One could be forgiven for thinking that the film Napoleon Dynamite, though released in 2004, was actually made in the '80s. There's the film's aesthetic, of course, which seemed culled from some woebegone strip mall of that era, but there's also the sense that the film has always been a part of our cultural landscape, like Abraham Lincoln or Lassie. The characters and the swamp of irony/anti-irony that they inhabited felt instantly iconic and soon enough, they were omnipresent, their faces staring lifelessly out at us from dolls, postcards, and shot glasses. Very quickly, they were a kind of code for the hipster's eternal battle between sarcasm and sincerity. Jared and Jerusha Hess, who as a team wrote and directed Napoleon Dynamite, had managed to flatten magical realism into a kind of dork surrealism, creating a film that was the antithesis of, say, Amélie.
This is all to say that Napoleon Dynamite achieved a cultural penetration that we still can't escape. The latest evidence is Fox's new animated series, Napoleon Dynamite, produced by the Hesses and featuring the original cast voicing the very same characters from the movie. Which raises the question: Why make cartoon characters out of a cast whose greatest comedic virtue is their natural ability to appear cartoonish? The very idea seems like degradation, like watching a pixilated avatar of Roger Federer playing tennis. Listening to Jon Heder's idiosyncratic voice—indignant, over-confident, and breathless—emanating from an animated character is like being forced to watch an animated version of Celebrity Rehab. On the other hand, now the creative team behind the enterprise can give full range to their imaginations, embellishing brilliantly on a movie that was the stylistic progenitor of a bunch of awesome Skittles ads.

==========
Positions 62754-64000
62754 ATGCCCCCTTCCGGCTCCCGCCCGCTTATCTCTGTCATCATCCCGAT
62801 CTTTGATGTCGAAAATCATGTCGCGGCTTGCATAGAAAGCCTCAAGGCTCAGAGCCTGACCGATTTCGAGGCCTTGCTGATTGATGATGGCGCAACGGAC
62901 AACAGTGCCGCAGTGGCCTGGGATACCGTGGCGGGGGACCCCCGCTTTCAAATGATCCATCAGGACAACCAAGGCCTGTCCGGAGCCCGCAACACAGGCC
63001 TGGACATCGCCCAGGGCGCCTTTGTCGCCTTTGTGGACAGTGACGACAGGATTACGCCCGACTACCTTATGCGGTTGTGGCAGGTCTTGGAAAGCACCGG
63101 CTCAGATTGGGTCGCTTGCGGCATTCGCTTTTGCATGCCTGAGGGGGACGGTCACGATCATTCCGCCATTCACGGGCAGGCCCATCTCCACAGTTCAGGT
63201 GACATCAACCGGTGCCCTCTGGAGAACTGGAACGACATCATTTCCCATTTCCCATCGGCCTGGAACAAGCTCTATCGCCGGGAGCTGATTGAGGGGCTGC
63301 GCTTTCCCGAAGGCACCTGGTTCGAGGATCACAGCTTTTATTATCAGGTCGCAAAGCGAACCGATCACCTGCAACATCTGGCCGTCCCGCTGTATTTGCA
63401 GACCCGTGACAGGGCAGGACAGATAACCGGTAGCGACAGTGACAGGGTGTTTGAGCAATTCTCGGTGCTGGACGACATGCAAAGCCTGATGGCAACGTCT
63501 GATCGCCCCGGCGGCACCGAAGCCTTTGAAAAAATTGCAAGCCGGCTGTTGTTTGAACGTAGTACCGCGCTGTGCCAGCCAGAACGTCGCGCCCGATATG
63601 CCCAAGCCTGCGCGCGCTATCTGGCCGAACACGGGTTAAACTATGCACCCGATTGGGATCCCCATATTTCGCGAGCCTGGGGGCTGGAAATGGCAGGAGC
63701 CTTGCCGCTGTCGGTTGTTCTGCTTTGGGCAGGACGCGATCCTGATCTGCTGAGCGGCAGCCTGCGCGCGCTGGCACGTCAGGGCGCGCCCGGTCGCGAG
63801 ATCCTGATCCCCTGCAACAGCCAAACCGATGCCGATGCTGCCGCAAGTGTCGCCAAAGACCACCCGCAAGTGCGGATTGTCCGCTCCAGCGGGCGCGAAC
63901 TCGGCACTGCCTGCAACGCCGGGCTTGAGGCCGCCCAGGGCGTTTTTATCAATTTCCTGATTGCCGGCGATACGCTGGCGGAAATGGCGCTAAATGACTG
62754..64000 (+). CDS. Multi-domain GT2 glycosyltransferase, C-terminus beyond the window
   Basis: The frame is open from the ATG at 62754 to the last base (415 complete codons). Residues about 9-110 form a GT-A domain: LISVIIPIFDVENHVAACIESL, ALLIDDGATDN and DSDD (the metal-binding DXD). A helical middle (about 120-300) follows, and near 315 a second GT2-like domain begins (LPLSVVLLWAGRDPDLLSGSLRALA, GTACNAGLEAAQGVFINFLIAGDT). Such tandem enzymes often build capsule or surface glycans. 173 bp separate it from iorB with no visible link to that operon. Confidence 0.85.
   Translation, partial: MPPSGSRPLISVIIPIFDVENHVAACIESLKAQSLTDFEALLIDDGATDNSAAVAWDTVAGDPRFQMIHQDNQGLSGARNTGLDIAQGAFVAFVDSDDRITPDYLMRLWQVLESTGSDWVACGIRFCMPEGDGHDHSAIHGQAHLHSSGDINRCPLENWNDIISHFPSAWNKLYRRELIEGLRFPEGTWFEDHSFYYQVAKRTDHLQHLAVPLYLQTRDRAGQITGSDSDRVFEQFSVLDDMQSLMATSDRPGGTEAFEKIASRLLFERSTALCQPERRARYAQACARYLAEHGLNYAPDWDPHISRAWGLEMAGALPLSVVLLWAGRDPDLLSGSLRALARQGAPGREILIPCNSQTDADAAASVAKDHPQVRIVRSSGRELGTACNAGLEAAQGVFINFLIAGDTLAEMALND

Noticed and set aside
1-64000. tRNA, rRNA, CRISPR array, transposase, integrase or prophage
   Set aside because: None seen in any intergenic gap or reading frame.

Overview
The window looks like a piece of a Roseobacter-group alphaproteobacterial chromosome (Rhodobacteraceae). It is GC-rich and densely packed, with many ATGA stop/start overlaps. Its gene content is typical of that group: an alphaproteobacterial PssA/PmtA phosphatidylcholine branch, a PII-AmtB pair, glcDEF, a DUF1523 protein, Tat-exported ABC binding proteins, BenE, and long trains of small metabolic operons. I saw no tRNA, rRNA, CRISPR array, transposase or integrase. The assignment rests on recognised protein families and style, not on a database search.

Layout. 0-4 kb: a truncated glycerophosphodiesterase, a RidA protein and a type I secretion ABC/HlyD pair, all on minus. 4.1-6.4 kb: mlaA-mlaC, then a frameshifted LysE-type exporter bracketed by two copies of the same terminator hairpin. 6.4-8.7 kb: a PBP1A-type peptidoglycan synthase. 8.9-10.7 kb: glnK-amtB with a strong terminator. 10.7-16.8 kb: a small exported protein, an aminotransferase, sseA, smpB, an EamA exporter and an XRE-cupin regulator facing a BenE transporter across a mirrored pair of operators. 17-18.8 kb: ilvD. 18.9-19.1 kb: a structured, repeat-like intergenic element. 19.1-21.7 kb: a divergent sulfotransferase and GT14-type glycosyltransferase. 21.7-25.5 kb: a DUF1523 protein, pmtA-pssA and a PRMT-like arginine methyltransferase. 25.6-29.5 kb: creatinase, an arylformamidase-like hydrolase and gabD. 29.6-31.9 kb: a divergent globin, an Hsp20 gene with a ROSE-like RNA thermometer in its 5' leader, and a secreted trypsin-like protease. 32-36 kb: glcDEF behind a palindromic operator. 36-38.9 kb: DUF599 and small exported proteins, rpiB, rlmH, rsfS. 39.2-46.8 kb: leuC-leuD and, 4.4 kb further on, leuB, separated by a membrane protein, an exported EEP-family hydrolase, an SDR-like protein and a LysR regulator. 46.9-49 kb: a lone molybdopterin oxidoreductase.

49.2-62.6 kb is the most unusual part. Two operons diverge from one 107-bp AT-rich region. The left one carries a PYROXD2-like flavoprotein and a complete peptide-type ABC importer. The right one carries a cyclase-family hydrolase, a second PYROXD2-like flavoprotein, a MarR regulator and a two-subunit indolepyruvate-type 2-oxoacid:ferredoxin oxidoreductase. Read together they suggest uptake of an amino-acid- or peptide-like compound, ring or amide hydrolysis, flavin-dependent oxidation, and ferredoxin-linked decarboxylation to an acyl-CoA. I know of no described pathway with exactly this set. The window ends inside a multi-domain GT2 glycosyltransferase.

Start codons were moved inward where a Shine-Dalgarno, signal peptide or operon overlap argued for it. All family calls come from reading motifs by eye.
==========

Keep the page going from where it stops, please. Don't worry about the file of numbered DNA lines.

Following the template of every animated Fox show, Napoleon Dynamite is laden with cultural allusions for a savvy audience used to devouring pop culture. It's one of those insider situations where the pleasure comes from recognizing what the joke references rather than in the joke itself. The monkeyshines come fast and furious, designed as sight gags and one-liners for an audience that's likely drifting in and out, not fully committed to an entire half-hour episode. Not surprisingly, no new comedic ground is carved out in either of the first two episodes. Acne cream transforms Napoleon into a fierce warrior in one, while a computer program sets up students with their perfect romantic match in another. It's not that these ideas are bad or even poorly written; it's just that it's well-trod ground.
The film embodied style over substance. How things were expressed was more important than what was expressed, and in rebooting the characters for the TV show, they're simply delivering old material. The catchphrases that captured our imagination nearly 10 years ago now have as much comedic snap as hearing somebody shout, “Who let the dogs out?” or “Where's the beef?”
The characters are readymade jokes unto themselves, and the plots unfolding around them seem like little more than scenes found on the film's cutting room floor. The show seems more worthy of a Saturday-morning slot, where it has the chance of appealing to a child's delight in the pointlessly absurd, rather than on Sunday night where appetites are a little meatier.